Blog Content Strategy: How to be More Consistent
There is so much advice out there about being consistent with your blog content strategy.
But productivity tips don’t often work for creative work.
Writing blog posts and creating social media content is creative work.
You can’t just put the creative tap on when the time-slot is up.
So, what can you do to follow a plan and still manage to stick to some level of productivity even though sometimes your creativity just doesn’t flow?
Here are 3 tips that will help you stick to that content plan:
1. Remove the dates from your blog content strategy
I can already imagine you squirming at the idea.
Yes, removing the dates is the only way to make space for your writing creativity. It’s bad enough you have to give yourself a weekly time slot to work with, and then you also force yourself to write about a specific content topic.
The secret is to stay consistent with your blog content strategy is to plan your blog post titles in advance.
Write them down, add in your keywords and then count them to make sure you have enough for the period you’re planning. So for example, if you’re planning to write 2 articles a week for 3 months you need 24 titles.
Then, stop there.
(I like to save my plan in a Google Sheets document for easy access anywhere)
Don’t add a date to any of the articles
This will give you the freedom to sit down during your writing time and pick the title that inspires you the most. If you’re writing for social media, perhaps you can connect one of the topics to something that happened this week.
This simple tweak by itself will make you twice as productive
2. Use uncreative blog content time wisely
When you find you have a day when you just can’t write anything.
Perhaps you have a headache, or your neighbour has been banging nails into the wall all morning.
You can still make that hour productive towards creating content. When I look at my list and feel uninspired to write any of the blog posts, I know just what to do. It takes a little bit of discipline because browsing Instagram or playing bejewelled will always be easier.
Pick a couple of titles that you couldn’t write about without a little online research, and resolve to do that now.
But do it in a disciplined way, or you will spend the next hour spiralling down the research rabbit hole and have little to show for it.
So here are the exact steps I take to avoid the rabbit hole:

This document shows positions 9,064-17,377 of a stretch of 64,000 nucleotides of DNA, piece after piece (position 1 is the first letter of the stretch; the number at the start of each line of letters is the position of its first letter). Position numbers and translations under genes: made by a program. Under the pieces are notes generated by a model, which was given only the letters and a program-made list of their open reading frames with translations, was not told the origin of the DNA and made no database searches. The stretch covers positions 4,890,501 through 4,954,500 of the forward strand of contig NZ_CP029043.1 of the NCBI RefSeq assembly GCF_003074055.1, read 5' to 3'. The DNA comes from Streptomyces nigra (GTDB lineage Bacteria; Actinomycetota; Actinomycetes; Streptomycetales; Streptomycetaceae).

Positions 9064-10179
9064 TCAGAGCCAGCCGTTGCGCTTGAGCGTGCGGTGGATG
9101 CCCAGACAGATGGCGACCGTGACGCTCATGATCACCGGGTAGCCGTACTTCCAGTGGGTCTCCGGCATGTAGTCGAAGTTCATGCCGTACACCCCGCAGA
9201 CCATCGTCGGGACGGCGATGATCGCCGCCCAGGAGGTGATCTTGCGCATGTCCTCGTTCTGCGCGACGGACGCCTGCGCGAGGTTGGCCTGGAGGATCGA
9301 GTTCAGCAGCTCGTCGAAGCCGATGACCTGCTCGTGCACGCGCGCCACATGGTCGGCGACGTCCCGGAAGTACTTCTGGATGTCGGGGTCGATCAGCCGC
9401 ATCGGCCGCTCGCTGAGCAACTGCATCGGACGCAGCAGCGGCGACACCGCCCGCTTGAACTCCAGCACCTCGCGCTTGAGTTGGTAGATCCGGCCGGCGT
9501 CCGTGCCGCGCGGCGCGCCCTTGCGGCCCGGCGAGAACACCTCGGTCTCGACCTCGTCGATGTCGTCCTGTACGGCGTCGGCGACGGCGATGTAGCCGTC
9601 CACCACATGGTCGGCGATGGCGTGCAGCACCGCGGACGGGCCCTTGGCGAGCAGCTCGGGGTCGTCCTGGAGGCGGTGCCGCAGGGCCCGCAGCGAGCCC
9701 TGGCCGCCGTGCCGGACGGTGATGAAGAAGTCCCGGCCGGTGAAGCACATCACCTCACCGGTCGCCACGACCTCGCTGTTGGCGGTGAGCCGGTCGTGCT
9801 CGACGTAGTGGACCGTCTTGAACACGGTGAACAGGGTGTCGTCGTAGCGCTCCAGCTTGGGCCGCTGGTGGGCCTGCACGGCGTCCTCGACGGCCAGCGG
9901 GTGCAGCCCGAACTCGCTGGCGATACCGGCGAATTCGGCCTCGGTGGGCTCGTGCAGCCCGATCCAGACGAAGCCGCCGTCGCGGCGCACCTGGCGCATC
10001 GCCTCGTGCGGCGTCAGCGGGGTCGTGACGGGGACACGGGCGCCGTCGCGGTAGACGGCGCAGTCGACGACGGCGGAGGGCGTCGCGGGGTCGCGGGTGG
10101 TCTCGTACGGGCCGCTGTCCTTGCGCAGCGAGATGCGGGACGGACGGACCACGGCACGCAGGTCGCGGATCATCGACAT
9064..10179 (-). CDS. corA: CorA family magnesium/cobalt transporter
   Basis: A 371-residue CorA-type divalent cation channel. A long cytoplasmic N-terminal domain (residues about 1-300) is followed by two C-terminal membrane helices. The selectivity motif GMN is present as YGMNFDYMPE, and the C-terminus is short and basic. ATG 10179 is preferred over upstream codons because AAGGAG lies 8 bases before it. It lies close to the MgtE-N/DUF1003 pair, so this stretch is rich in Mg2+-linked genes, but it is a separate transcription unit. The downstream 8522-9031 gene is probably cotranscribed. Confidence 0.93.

- I write the title down and plan the blog post.
- So… I need a starting point (this usually comes in the form of a statistic if I’m not feeling creative) and then writing 3 or 4 points to deliver the message home.
- Bullet list the points.
- Then search in Google for interesting statistics about the content topic you’re explaining (if your topic doesn’t lend itself to statistics – find quotes, examples or stories instead)
I’ve done this for some time.
Now I’m happy when a day like this comes along because I know I can bullet list and research around 4 posts that are in my blogging plan. I also know that these posts will turn out better than the ones I just dive into when I’m super creative but not terribly focused.
3. Always be a month ahead of the plan
If I could help it I would say 2 months ahead. But realistically, I always aim for two months but can stay ahead around one month. But if my goal were not to be ahead by 2 months, I probably wouldn’t be ahead of schedule at all.
So plan to stay 2 months ahead of schedule, and you will never miss a beat. Sure the behind-the-scenes will look just as messy but don’t worry that’s life.
Life is messy, and things will get in the way.
Make sure you’re a few weeks ahead with your blog writing so your content still goes out and you show the algorithm love every week.
If you’re not sure how to manage this “month-ahead” business you have only two options really. Stop publishing until you’re two months ahead and start then. Or plan a batching sprint in the first week or month to make sure you’re way ahead of schedule.
If you’re writing blog posts, block off a day and write a lot of posts.
If you’re publishing on social media, think of 20 things your audience needs to know before buying from you – then turn them into quotes, images and posts.
A final tip if you’re blogging regularly, is to make sure you publish your blog post on your website. The posts you publish on social media become hard to find after just a few days, and they don’t help people find you.
If you want to be found and eventually be in a position to slow down your online marketing efforts, you need to publish your blog posts on your website (ideally in a blog area) and make sure you use SEO (search engine optimisation) to help Google and other search engines serve them to your audience.